Facts about Top of the Rock:
- Top of the Rock is a six-level observatory atop the Art Deco skyscraper, 30 Rockefeller Plaza
- The upper decks are 850 feet above street level
- Views include some of the city’s most prominent landmarks from the Chrysler Building to the Brooklyn Bridge and from Central Park to the Hudson and East Rivers
- Observation deck was first opened to the public in 1933
- Deck was originally designed to evoke the upper decks of a 1930s grand ocean liner, outfitted with deck chairs, goose-neck fixtures, and large air conditioning vents intended to look like the stacks on a ship’s deck
Tips for Visiting the Observation Deck:
- During the day, you can get a great view of Central Park
- During the evening, you can enjoy the glowing city lights, including a great view of the Empire State Building
- If you arrive shortly before sunset, you can enjoy both the day and night views
- The security guards can be very helpful in identifying landmarks if you're not sure what you're looking at
- Be sure to climb up from the main deck to enjoy the view from a slightly higher and better pictures. Otherwise, you have to shoot through glass.
- There are both indoor and outdoor viewing areas, which is great when it's cold out.
Top of the Rock Observation Deck Basics:
- Entrance: 50th Street between 5th and 6th Avenues
- Phone: 212-698-2000 or 1-877-NYC-ROCK
- Nearest Subways: B, D, F, V to Rockefeller Center/47-50th St. Station
- Hours: 8 a.m. - midnight daily (last elevator goes up at 11 p.m.)
- Official Website: www.topoftherocknyc.com
Visiting With Kids:
- Strollers are allowed.
- Children under 6 are admitted free, with a paid parent or guardian
- Student Activity Guide includes worksheets for kids in grades 4-7 who visit the Top of the Rock
- Teacher's Guide includes information not only for visiting the Top of the Rock, but also has helpful information about Rockefeller Center for all sorts of visitors
Tickets for the Top of the Rock Observation Deck are timed, which means that you won't find yourself waiting for hours to buy tickets or get up to the observation deck.
- Adult (13-61) $27
- Senior (62+) $25
- Child (6-11) $17
- They also offer "Sunrise/Sunset Tickets" ($40/adults, $22/child) that can be used for admission twice in one day.
Combo Passes for Top of the Rock:
- If you're interested in exploring Rockefeller Center more thoroughly, for $11 more you can take the Rockefeller Center Tour.
- There is also a Rock MoMA pass, that covers admission to both the Top of the Rock and the Museum of Modern Art for $42 (available at the Top of the Rock box office).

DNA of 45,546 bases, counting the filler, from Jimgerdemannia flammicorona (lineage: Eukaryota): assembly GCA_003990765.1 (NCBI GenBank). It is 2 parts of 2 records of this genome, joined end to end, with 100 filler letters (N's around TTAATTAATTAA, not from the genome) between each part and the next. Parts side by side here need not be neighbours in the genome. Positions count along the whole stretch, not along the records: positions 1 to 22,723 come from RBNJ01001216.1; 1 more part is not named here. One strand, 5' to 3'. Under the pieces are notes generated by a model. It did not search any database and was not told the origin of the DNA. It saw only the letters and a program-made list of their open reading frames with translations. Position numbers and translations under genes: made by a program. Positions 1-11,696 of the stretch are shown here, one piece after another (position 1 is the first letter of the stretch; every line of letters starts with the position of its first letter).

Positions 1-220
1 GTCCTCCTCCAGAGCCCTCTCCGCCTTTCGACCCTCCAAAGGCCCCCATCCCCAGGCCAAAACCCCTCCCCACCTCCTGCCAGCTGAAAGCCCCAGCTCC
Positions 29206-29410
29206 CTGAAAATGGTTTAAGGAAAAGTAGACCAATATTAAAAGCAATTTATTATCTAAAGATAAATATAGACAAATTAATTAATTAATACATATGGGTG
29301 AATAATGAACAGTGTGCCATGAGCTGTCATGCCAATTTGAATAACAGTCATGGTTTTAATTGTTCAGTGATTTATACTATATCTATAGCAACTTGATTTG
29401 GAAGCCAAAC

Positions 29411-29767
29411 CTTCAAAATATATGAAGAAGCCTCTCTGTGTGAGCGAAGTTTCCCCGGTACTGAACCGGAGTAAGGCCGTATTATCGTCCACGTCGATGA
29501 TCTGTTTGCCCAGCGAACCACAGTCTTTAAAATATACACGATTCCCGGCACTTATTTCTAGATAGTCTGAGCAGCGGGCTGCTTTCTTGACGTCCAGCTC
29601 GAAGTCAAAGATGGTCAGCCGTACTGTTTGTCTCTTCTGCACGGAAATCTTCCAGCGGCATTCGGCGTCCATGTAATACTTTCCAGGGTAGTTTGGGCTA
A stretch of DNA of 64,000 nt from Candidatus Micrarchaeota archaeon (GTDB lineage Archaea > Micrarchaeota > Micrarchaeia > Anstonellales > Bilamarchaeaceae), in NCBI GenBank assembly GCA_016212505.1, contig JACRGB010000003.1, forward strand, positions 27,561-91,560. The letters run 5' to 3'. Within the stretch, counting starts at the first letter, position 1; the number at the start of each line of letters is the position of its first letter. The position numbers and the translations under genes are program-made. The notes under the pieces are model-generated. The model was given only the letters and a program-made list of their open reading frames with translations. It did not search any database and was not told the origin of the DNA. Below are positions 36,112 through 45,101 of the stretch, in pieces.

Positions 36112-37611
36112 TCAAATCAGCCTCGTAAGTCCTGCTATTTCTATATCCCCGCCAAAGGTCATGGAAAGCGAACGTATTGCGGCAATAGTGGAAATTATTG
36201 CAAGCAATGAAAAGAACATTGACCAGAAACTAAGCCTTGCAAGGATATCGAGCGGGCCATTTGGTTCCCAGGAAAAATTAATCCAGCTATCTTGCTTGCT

Deciding Between Top of the Rock and Empire State Building:
More About the Top of the Rock Observation Deck:
Originally opened to the public in 1933, the observation deck at Rockefeller Center was closed to the public in 1986. Restored and improved, the Top of the Rock Observation Deck reopened to the public in November 2005, offering 360 degree views of the New York City skyline, including fantastic views of Central Park, the Empire State Building, the Chrysler Building, as well as the Hudson and East Rivers.
The timed-ticket system eliminates the aggravation of long waits in line, and even allows you to time your visit to include the time of day that most appeals to you. Want to enjoy great views of Central Park and see New York City's waterways? Plan to visit during the day. Want to see the sunset? Buy your ticket for about 30 minutes before sunset. Want to experience the sparkle of New York City at night? Plan to come after dinner.
The views are best when the day is clear -- I recommend going on the first clear day of your trip. You can book your tickets online with just 3 hours of notice (depending on availability), but you can also pick them up at the box office or at one of the kiosks selling tickets in Rockefeller Center.
Dress for the weather -- the wind is stronger and it's always a bit chillier on the Observation Deck than it is at street level. If you get too cold, duck into one of the enclosed viewing areas to warm up.
Personally, I think the experience at Top of the Rock beats out the Empire State Building Observatory. It's far less crowded, and the timed ticketing can save you a ton of time. In addition, the views of Central Park are fantastic and you can actually see the Empire State Building. While the Top of the Rock isn't as high as the Empire State Building, you feel closer to the other buildings from the Top of the Rock.